Taking On The Spine Challenger North 2024

Angela White, The Running Granny, took on The Spine Challenger North and reports back.

Angela White
By Angela White


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Angela White took on the Spine Challenger North in January 2024 and, at 64 years young, continues to prove that age is just a number! Angela kindly answered a few questions for us and shares her experience of the event.



How did you prepare for the Spine Challenger North?


I’d tried for a place on the full Spine but was unsuccessful. Then an email in November advised that Spine Challenger North had openings. My initial response was “no chance in eight weeks”! Yet, the allure persisted, and I found myself signing up to avoid another year of dot watching.


Venturing into the Cheviots in December with Antonio for a snowy recce and falling multiple times through delicate ice to frozen bogs below, the challenging 26 miles confirmed the Spine commitment. My fitness wasn’t ideal, I’d been doing multisport for the past year, not hill endurance but it’d be a hike, not a run. I’d also had an unexplained series of joint issues. However, it seemed like a do-able event until early December when a near miss with a car speeding along a local lane left me awkwardly in a hedge, damaging the knee I’d spent months rehabbing.


I wasn’t quite back to square one but it limited what training I could do. The weather wasn’t helpful either. Most of my reccies are solo and it simply wasn’t sensible for me to head up high alone with strong winds and apocalyptic rainstorms.


A trail runner passes by two 'stone sheep' sculptures near Langden Beck.


Why do it? I was concerned that the joint problems I was starting to experience might put an end to my ultra participation so this may possibly be my last ultra. Rather than grumpily wondering, I chose to be on the start line, enjoying the experience. I’d rather be out there seeing what was possible than sitting at home and wondering about it.


Going into the event late on and knowing I was undertrained and taking on a course I didn’t know meant I had no expectations and felt under no pressure. I don’t think I’ve been more relaxed in the days prior to an event. My objectives were to experience the event and to keep dry and warm. Finishing it would have been a bonus.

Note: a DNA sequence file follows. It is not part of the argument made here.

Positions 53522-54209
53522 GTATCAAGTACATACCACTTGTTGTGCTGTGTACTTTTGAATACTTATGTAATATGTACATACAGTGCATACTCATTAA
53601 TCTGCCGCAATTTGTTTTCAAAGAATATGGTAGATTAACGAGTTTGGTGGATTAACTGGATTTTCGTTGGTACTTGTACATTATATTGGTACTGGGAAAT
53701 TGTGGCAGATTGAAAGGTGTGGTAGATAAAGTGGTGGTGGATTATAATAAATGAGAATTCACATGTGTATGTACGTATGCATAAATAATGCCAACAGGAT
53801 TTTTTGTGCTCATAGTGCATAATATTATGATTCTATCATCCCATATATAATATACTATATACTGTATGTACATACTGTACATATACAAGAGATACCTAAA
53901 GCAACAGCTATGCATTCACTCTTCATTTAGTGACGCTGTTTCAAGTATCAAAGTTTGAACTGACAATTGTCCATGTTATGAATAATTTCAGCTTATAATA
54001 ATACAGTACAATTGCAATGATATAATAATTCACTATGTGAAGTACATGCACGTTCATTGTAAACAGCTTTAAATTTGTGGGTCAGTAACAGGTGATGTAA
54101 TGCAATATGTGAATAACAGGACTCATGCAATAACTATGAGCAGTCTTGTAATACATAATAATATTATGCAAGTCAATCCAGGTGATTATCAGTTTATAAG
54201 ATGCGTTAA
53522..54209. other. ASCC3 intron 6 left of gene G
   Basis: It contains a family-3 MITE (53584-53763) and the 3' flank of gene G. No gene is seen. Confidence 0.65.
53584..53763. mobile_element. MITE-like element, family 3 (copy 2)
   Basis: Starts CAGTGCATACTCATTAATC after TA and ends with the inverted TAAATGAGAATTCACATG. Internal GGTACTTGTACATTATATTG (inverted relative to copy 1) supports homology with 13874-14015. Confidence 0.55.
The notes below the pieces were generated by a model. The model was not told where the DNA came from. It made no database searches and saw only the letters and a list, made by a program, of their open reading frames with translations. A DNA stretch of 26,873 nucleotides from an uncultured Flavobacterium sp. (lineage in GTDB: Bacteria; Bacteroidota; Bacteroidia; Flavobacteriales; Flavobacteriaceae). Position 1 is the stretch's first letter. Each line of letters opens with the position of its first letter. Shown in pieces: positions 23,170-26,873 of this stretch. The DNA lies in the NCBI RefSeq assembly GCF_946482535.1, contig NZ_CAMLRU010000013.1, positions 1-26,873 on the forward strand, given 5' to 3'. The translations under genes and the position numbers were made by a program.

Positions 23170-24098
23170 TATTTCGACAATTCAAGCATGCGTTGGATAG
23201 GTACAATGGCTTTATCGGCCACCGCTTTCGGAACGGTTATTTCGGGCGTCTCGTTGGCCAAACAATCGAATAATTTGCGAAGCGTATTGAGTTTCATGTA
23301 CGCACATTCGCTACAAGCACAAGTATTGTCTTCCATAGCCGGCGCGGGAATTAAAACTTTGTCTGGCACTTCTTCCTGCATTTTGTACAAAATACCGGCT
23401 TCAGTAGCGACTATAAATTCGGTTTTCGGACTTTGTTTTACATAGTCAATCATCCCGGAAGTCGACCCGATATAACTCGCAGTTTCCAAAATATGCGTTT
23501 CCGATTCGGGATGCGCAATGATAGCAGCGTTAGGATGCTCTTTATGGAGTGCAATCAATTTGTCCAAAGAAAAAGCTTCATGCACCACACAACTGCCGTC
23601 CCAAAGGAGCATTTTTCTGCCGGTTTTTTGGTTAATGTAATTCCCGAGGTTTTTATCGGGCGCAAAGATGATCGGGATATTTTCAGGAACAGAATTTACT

Ultra runner Angela White proudly holds her starting number at the registration of The Spine Race 2024



How did you fuel and hydrate ‘on the go’?


For multi day events I prefer to keep my main diet to normal food and I bake pizza, fruit loaf, peanut butter brownies and also take bagels and mixed nuts – all high density calories.


For the last six years I have used VOOM products for hydration, energy boosts when needed and for recovery. I find it difficult to drink cold fluid in cold weather so on this occasion I used the VOOM Hydrate Smart with hot water in flasks. This worked really well, in fact the flask was so good at keeping it hot that it was too hot to drink for the first hour.  The Hydrate Smart is a hypotonic fluid with electrolytes but also has a cognition mix that helps keep me focused.  I carry a selection of VOOM pocket rockets, each of which is the equivalent of two gels in terms of calories, but without the sticky mess of gels. These are great as each bar breaks into four chunks and they dissolve in the mouth and provide just the boost you need to help you up the next hill. There are two caffeinated bars which are useful for the sleepy dip in the early hours if needed.


 A snowy trail with a runner heading up a hill


I was also pleased to have with me VOOM's new Vegan Recovery Fudge. I’d added chunks of this to my mixed nut and sweetie pick and mix. Each chunk has around 4g protein that along with the protein from the nuts, gave me confidence I was getting enough of that macronutrient to aid recovery as I went along.


Finally, although I wasn’t out long enough to use them I had some high carb VOOM fusion powder with me, really helpful to get those calories in when you don’t feel like eating, and some Sparta Fuel which is a savoury energy drink for when you’re fed up with sweet stuff.